Tuesday, March 16, 2010

The Miracle Of 51st Street

One of my heroes, Alan Jay Lerner, tells a characteristic story about the idiosyncratic Katharine Hepburn. In late 1969, the Hollywood star Hepburn was already a living legend, holding four Oscars. Only then did she make her Broadway debut in Coco, a musical Alan had written with André Previn. The show was playing at the Mark Hellinger Theater on 51st Street. Across the street was a construction site, and on matinee days the noise was horrendous. One day Kate went to the site. With that unique voice of hers which could be heard for four blocks, she shouted up to the workers to come down. When they realized it was Katharine Hepburn, they dropped everything and assembled around her. "Now look here," she said. "You're ruining my play every Wednesday and Saturday afternoon. In the middle of the first act I have to sing a very tender song called Coco. Now you all know damn well that I can't sing. But whatever sound I produce is drowned by the racket you lot are making. That song goes on at 3:20. If you can't do anything else, for God's sake at 3:20 have the decency and shut up for just five minutes." From that moment on, on Wednesday and Saturday afternoons at 3:20, 51st Street became the quietest thouroughfare in the city of New York.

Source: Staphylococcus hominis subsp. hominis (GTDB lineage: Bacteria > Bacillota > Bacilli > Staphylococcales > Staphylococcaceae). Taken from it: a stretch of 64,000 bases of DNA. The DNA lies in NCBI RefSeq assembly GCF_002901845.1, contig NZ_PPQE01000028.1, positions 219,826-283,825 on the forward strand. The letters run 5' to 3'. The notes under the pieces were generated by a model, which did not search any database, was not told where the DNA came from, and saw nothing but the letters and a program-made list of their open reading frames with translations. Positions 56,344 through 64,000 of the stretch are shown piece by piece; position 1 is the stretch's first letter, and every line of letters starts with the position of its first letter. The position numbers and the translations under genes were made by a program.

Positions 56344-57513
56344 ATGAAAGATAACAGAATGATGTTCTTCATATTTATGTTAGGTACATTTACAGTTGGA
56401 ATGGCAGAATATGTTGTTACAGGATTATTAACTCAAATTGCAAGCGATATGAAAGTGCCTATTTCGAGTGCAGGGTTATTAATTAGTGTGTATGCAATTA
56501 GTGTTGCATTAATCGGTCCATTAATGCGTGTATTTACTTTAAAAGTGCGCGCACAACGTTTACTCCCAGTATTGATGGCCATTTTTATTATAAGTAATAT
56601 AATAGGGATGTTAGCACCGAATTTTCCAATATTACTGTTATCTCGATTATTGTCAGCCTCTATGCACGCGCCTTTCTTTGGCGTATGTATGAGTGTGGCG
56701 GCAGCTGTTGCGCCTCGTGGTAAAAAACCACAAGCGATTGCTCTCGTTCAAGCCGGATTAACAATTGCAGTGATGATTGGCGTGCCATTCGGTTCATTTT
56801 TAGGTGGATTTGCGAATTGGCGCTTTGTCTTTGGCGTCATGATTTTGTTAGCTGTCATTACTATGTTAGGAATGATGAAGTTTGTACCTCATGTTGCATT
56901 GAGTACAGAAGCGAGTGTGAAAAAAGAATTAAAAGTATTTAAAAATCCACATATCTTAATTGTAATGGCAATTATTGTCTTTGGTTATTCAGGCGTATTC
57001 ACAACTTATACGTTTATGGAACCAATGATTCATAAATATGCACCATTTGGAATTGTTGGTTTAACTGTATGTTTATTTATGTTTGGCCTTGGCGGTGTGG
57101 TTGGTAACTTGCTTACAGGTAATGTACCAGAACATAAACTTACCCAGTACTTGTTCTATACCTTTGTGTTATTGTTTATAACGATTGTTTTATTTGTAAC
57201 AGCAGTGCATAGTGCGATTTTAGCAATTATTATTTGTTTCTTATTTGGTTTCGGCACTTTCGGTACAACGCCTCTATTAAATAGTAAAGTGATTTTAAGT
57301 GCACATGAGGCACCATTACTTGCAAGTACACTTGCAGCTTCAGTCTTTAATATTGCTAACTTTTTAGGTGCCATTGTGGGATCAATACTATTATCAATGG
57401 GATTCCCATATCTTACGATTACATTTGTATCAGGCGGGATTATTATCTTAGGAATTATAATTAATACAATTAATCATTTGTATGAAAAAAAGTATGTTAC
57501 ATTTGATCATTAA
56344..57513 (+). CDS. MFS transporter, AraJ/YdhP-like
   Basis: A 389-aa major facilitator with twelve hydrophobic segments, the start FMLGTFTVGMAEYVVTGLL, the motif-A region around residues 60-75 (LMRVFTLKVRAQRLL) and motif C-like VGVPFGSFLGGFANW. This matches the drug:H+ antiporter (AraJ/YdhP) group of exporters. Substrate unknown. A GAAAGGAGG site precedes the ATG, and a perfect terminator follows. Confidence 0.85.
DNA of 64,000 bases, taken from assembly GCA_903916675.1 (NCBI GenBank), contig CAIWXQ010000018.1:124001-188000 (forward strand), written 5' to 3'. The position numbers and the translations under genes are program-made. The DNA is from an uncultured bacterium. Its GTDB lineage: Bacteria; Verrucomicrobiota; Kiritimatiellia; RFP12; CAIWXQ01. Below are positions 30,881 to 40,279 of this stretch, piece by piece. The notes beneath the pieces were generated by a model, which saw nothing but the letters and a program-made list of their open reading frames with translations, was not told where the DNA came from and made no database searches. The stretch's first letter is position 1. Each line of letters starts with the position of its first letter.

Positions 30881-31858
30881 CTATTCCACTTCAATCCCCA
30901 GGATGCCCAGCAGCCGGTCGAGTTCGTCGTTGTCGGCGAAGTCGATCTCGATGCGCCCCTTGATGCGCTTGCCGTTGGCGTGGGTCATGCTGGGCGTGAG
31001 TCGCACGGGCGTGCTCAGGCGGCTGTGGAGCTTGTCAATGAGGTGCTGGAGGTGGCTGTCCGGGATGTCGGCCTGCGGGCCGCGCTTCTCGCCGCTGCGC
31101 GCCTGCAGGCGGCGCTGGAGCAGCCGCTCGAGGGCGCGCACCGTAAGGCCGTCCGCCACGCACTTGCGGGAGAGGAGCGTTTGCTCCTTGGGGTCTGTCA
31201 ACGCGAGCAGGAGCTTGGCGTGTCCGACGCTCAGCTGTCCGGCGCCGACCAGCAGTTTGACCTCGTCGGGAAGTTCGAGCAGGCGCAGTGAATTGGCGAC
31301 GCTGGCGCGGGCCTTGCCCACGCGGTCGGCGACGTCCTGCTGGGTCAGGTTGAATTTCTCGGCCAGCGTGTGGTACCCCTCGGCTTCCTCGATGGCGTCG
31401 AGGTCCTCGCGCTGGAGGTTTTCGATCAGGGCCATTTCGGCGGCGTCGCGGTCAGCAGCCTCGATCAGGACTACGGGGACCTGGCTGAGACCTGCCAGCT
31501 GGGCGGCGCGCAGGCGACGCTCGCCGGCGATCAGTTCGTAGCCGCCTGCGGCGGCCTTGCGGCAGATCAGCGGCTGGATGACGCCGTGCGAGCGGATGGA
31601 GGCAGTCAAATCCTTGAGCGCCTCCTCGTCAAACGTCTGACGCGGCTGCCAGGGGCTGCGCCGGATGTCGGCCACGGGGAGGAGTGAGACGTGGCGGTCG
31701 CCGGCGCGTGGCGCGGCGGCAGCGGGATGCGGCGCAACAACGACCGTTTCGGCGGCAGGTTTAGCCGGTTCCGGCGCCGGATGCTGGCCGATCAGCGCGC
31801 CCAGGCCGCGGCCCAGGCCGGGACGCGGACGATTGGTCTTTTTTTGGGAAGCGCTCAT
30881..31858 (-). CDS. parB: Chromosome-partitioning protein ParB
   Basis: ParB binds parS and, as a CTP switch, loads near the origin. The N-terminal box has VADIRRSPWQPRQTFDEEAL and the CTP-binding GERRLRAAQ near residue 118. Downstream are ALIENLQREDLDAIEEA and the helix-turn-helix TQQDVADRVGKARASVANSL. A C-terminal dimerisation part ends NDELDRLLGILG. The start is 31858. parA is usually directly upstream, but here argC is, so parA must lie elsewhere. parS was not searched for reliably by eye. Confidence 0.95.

1. Very charming. And very pragmatic!

    This promptitude reminds me Maria Callas. Once the orchestra failed an entry, and with a slight raising of her hand and attentive waiting... she corrected the situation, as if she had total control over the orchestra.

    But this story is beautiful either for another reason. It shows how easily problems can be solved by an agreement on a concrete, specific problem, instead of applying a common rule. I understand the importance of norms, especially in the EU, but sometimes especially the EU could perhaps learn something from this story.

  2. Noise and theatre. The lion king is being performed in a tent just in the center of hamburgs harbour. When i saw this musical for the 2.time the djungle was located in between hundreds of noisy ships and vessels. That was harbours birthday. Imagine how it was in former times without microports and PA.